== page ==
Chinook Breed Magazine - Showsight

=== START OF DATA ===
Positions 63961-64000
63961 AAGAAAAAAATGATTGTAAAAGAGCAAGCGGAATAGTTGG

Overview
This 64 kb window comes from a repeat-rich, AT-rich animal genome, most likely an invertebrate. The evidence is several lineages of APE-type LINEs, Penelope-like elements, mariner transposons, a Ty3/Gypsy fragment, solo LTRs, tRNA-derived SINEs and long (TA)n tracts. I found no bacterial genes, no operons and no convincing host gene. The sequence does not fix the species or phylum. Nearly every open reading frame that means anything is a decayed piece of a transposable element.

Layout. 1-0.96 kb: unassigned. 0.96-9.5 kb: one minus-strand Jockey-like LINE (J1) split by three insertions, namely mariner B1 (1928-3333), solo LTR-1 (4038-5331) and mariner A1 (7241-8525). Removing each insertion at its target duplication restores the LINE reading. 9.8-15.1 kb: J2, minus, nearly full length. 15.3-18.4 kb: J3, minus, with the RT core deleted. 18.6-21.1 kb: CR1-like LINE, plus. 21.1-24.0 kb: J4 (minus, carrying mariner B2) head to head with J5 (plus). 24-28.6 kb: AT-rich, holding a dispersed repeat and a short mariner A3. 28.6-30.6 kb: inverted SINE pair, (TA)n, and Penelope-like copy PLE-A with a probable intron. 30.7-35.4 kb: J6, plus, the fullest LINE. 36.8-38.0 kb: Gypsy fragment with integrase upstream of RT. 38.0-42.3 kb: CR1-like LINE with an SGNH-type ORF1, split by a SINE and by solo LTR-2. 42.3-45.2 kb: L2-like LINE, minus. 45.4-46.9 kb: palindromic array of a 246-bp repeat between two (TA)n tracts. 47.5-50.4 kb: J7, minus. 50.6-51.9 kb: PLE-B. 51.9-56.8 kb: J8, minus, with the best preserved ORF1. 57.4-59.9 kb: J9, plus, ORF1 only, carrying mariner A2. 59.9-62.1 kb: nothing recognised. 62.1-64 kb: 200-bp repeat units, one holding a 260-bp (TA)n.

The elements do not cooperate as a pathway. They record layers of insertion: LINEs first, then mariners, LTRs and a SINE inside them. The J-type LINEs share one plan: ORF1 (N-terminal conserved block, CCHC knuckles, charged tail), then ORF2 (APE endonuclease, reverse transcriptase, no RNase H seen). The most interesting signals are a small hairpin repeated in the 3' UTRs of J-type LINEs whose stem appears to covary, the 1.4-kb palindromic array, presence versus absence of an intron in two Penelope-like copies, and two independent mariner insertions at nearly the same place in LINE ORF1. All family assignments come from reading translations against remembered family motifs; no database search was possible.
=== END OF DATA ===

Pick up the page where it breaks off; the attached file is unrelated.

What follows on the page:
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muscular with a slight arch, having enough length to be athletic. The underline has a moderate tuck-up. The croup is muscular, slightly sloping, broad and without exaggeration. Tail - The saber tail is set just below the level of the topline and is well coated with distinct but moderate fringing. It is broad at the base, tapering to the end and reaches to the hock with a slight curve at the tip when relaxed. When alert or moving, the tail is carried in a graceful sickle curve, neither curling to the side of the body nor touching the back. Forequarters: The shoulders are moderately laid back, with the shoulder blade and upper arm being equal in length. The forelegs are straight, well-muscled, with moderate, oval bone. When viewed from the front, the legs are parallel, and straight. The elbows turn neither in nor out. The pasterns are flexible, moderate in length, strong, and slightly sloping when viewed from the side. Dewclaws may be removed. The feet are tight, oval in shape, with arched toes, webbing between the toes, and with strong nails. The pads are thick, tough, and darkly pigmented. The front feet may turn slightly outward when standing allowing the dog to push off from the center toes. Hindquarters: The hindquarters are muscular and strong, moderately angulated, and in balance with the forequarters. The upper and lower thigh muscles are well-defined. The rear pasterns are parallel to each other, and perpendicular to the ground when viewed from any angle. The rear feet point straight ahead. Coat: The Chinook has a thick double coat lying close to the body. The outer coat is straight, strong, and coarse. The length of the outer coat is longer over the ruff, shoulder blades, withers, breeches, and along the underline and the underside of the tail but is never so long as to obscure the clean-cut outline of the dog. The undercoat is short and dense, downy in texture, providing insulation. The groin and inside of the rear legs are protected by coat. A Chinook in full coat feels soft and plush with coarser hair following the topline. A coat in seasonal shedding may be thinner, feel coarser, and should not be penalized. The tail is well-furred with feathering starting about four to five inches from the root. There is slight feathering along the back of the forelegs. The Chinook is shown naturally and trimming is not acceptable. Faults - Excessively short coat, long, rough, or shaggy coat. Trimming of the coat, including whiskers, is to be severely penalized. Color: Tawny coloration, ranging from honey to a deep reddish-gold, is a distinguishing characteristic of the Chinook and is preferred. Dilute tawny, and its associated diluted pigmentation of muzzle, nose, lips, pads, and eye rims, is acceptable. It is desirable for the ears and muzzle to have darker coloring than the body. This darker ear and muzzle coloring runs from a tawny that is darker than the body to a black shading, with some black shading being the most preferred. A black mark at and just above the inner corner of each eye is desirable. Symmetrical white or cream to pale gold markings are acceptable on the cheeks, throat, chest, breeches, and underside. Any other white markings are undesirable including blazes, socks, and scarves. Disqualification - Any color other than tawny as described. Gait: The Chinook’s gait is smooth, easy, balanced front to rear and seemingly tireless. The back is strong and level when gaiting. When viewed from the side, as speed increases, the head and neck lower, the front feet reach out strongly to a line directly below the nose, the rear drives forward with power, covering ground with minimal effort. When viewed from behind, the rear pads are fully visible. As speed increases, the feet tend to converge toward a center line of gravity. Temperament: The Chinook is an affectionate and playful family companion with a special devotion toward children. The Chinook is a dignified dog; some Chinooks may be reserved with

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